The 16th femicide in Greece this year occurred in Alexandroupoli, where a 29-year-old woman was allegedly beaten to death by her husband. Credit: Greek Reporter
A 29-year-old woman in the northeastern Greek city of Alexandroupoli died on Thursday night after allegedly suffering a severe beating at the hands of her husband. This is the 16th femicide in Greece this year alone.
The victim, a mother of three, was first brought to the emergency room with a ruptured liver and spleen on December 4. She also tested positive for Covid-19, so she was brought to the Intensive Care unit reserved for people who have the virus, and underwent four difficult surgeries.
At the time, her husband claimed that the woman had been injured after falling on the stairs. Doctors and nurses, however, reported that the woman had severe injuries across her entire body that did not correspond with a fall, but rather with a brutal beating.
Husband of femicide victim in Alexandroupoli claimed she fell down the stairs; doctors recorded evidence of brutal beating
The victim’s parents filed a formal complaint against her husband, arguing that he had caused her bodily harm and was abusive, on December 8. Her husband was arrested on Friday.
An autopsy will be performed next week, when the viral load of the coronavirus in the body will be decreased, according to the hospital’s policy in such cases.
The femicide in Alexandroupoli is far from the only one to have occurred in Greece recently. In the past year, Greece has been shaken by an increasing number of femicides, or murders of women by their partners. Just four days ago, a woman was brutally murdered by her husband in Laconia, Greece.
A pandemic of violence against women, UN report says
“Violence against women is an existing global crisis that thrives on other crises. Conflict, climate-related natural disasters, food insecurity and human rights violations all contribute to women and girls living with a sense of danger, even in their own homes, neighborhoods, or communities,” said UN Women Executive Director Sima Bahous.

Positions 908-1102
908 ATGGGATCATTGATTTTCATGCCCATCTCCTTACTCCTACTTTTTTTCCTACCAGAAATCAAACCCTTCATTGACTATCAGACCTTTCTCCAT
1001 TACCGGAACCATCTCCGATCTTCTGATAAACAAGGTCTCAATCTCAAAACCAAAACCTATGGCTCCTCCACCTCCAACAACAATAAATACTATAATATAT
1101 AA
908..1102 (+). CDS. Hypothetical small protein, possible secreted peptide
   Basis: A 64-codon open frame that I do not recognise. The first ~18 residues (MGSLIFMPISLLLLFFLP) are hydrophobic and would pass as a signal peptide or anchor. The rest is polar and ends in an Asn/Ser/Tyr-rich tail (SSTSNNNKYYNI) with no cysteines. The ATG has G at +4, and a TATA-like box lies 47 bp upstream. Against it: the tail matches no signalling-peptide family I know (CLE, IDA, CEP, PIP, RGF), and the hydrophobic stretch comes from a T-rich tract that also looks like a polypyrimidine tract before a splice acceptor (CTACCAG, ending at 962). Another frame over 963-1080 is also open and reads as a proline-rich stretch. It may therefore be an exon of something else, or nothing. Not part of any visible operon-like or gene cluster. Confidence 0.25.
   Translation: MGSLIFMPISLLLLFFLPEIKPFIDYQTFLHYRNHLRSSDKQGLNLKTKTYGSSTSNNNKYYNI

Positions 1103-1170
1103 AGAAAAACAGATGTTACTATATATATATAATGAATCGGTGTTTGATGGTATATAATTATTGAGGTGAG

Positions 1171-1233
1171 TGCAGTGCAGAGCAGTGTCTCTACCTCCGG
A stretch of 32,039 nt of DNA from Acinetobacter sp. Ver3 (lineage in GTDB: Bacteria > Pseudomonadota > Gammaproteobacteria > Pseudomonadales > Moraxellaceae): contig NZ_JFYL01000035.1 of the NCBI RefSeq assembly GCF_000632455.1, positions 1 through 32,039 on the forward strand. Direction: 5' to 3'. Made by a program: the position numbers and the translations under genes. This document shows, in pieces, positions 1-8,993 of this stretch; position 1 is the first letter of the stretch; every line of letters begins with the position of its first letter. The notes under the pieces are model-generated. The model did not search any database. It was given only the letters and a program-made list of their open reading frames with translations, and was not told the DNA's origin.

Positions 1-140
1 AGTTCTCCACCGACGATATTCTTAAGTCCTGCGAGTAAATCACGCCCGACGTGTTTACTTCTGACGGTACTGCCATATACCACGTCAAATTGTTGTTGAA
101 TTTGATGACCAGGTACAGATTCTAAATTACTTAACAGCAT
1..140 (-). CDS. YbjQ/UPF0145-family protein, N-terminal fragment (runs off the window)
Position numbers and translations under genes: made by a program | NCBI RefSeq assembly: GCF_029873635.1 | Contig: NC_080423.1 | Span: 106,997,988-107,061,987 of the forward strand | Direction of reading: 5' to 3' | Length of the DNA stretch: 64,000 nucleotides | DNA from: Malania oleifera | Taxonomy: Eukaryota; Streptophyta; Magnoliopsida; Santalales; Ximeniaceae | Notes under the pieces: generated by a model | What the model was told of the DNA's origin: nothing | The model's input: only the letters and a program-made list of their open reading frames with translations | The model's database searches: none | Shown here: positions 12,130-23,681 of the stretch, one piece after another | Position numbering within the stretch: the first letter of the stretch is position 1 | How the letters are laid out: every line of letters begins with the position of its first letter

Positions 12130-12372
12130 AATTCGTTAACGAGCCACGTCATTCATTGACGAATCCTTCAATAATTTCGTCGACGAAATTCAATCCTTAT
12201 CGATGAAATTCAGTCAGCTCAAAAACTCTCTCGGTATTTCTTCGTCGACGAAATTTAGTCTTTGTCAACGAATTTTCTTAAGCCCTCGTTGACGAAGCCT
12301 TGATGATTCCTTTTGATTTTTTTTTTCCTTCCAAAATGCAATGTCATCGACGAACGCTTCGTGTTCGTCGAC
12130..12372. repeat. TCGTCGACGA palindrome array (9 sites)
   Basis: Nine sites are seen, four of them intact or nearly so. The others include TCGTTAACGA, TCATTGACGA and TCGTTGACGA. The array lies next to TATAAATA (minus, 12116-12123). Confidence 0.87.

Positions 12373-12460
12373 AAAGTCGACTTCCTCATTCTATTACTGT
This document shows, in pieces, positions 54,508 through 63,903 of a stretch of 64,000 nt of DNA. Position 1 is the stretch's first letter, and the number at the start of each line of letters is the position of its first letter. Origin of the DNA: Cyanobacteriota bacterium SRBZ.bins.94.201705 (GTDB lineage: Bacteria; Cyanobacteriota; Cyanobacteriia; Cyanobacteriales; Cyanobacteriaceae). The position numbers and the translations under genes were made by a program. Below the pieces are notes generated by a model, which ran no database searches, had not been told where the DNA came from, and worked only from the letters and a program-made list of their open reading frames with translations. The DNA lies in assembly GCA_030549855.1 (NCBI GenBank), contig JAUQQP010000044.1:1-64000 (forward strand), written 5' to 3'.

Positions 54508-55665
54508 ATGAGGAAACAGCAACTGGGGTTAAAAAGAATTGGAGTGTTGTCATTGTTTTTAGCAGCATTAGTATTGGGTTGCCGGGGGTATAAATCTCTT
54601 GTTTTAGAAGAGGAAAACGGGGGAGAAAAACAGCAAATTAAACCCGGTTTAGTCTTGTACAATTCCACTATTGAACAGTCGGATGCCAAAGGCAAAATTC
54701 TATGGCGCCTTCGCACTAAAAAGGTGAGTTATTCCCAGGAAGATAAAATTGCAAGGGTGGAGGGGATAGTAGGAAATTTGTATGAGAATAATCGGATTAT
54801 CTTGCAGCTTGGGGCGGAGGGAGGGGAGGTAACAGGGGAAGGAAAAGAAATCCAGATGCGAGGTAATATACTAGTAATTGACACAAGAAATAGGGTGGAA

“The COVID-19 pandemic, which necessitated isolation and social distancing, enabled a second, shadow pandemic of violence against women and girls, where they often found themselves in lockdown with their abusers. Our new data underlines the urgency of concerted efforts to end this,” she added.
This series of brutal, disturbing crimes highlights the issue of domestic violence in abuse in the Greece.
Why such a rise in femicides?
“We are a deeply sexist and patriarchal society,” says Anna Vougiouka, a social scientist and expert on gender issues at the Female Studies and Research Center Diotima. “Patriarchy means control, it means I won’t take ‘no’ for an answer,” she explains. She adds that if a woman decides to leave a patriarchal man, violence usually escalates.
Femicide is traditionally connected to the devaluation of women, which is a symptom of patriarchy, says Anna Lazou, an assistant professor of Philosophical Anthropology at Athens University. “Women being murdered for their sex are being murdered predominantly by male boyfriends or husbands,” she says.
Statistics show that domestic violence has been on the rise in Greece in recent years. In 2018, a total of 3,815 adult women were victims of domestic violence. The number in 2019 rose to 4,171 women.
There were 13 femicides in 2018, eight in 2019 and ten in 2020. All of them were family or boyfriend-related.
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